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Inclusive PPE means better protection for employees

8th March 2024

Personal protection equipment (PPE) serves as a line of defence to protect workers from physical hazards they may encounter in the workplace such as sharp surfaces and wood dust, while ensuring workers can perform their tasks safely and effectively.

It may not be enough to offer standard equipment, correct fit on the worker is a vital part of its effectiveness. Employers should not use a ‘one size fits all’ approach when purchasing PPE for their employees, as ill-fitting or uncomfortable PPE can jeopardise worker safety and can lead to dire consequences.

Different body shapes

Achieving inclusivity goes beyond simply offering a range of sizes, you should also consider factors such as the difference between genders, respiratory variations and psychological factors.

In construction, many workers are required to wear gloves and face masks to minimise their exposure to potentially hazardous materials.

For workers who need to wear gloves, those with larger hands may find standard glove sizes too tight and potentially restrict their movement while at work. For workers with smaller hands, they may find the standard-sized gloves too large, and they may slip off during work.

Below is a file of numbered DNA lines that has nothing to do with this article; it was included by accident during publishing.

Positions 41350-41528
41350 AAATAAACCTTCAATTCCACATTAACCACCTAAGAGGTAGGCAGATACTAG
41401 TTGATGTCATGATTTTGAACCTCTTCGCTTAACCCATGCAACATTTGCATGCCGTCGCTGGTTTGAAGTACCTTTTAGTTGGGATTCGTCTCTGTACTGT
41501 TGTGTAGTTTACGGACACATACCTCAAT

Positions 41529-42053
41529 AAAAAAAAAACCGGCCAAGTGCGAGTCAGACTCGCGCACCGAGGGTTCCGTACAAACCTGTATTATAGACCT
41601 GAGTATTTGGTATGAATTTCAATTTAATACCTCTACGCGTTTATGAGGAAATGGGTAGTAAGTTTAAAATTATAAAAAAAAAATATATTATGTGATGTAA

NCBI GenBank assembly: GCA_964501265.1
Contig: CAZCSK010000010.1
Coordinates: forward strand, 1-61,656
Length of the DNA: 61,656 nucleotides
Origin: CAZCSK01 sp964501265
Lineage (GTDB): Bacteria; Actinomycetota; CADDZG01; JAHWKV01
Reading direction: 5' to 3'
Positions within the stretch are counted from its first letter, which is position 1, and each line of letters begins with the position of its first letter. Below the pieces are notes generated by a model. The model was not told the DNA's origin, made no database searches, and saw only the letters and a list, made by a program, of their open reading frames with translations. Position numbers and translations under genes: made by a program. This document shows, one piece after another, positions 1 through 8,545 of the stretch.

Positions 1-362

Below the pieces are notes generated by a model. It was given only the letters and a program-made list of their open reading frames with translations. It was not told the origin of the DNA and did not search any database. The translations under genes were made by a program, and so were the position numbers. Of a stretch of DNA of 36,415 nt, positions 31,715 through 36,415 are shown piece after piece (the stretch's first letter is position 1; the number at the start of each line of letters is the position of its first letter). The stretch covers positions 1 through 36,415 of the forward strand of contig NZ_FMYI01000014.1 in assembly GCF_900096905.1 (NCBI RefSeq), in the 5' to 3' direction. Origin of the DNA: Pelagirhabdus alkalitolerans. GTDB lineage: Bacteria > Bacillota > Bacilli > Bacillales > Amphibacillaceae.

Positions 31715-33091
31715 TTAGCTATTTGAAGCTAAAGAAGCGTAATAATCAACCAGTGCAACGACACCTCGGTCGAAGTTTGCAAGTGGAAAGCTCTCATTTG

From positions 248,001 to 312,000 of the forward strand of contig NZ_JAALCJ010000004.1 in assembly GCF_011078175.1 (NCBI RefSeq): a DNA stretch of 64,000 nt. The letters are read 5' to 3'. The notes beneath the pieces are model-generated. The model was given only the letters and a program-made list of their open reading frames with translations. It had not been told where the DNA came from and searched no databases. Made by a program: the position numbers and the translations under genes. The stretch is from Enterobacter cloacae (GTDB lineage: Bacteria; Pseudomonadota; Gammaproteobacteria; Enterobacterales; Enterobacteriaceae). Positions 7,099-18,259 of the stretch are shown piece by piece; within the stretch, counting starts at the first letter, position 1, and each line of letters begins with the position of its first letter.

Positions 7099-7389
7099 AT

Some workers may find it overwhelming to wear a relatively tight-fitting face mask, which may affect their ability to breathe comfortably while working. This may be particularly uncomfortable if the worker needs to wear glasses or if they have facial hair.

Fit Clinics

To bridge the gap, the Safety & Health Practitioner (SHP) is running a campaign known as Protection for everyone which aims to raise awareness around the issues of ill-fitting PPE, and lobby government to bring about the change.

At the same time, uvex safety is currently providing “fit clinics” to support PPE decision-makers in selecting and developing an implementation strategy for correctly fitting PPE.

“Women in particular struggle to find suitably sized PPE. This has become more apparent with the increased number of female employees working in construction, manufacturing, oil and gas, aerospace, and warehousing, distribution, and logistics.” Said Clair Weston, B2B Marketing Manager of uvex safety.

The proportion of women in the construction workforce rose to 12.9% in 2022 from 9.7% in 2016 according to uvex safety figures.

If the industry is serious about attracting a more diverse workforce into construction, we need to ensure PPE are adequate for every worker.

More women are entering the traditionally male-dominated industry sectors, and ensuring their safety is important for developing industries.

By embracing inclusive PPE design principles, businesses can ensure the well-being of their employees, and foster a safe and more productive environment for everyone.

Visit the SHP’s website to learn more about the Protection for everyone campaign.

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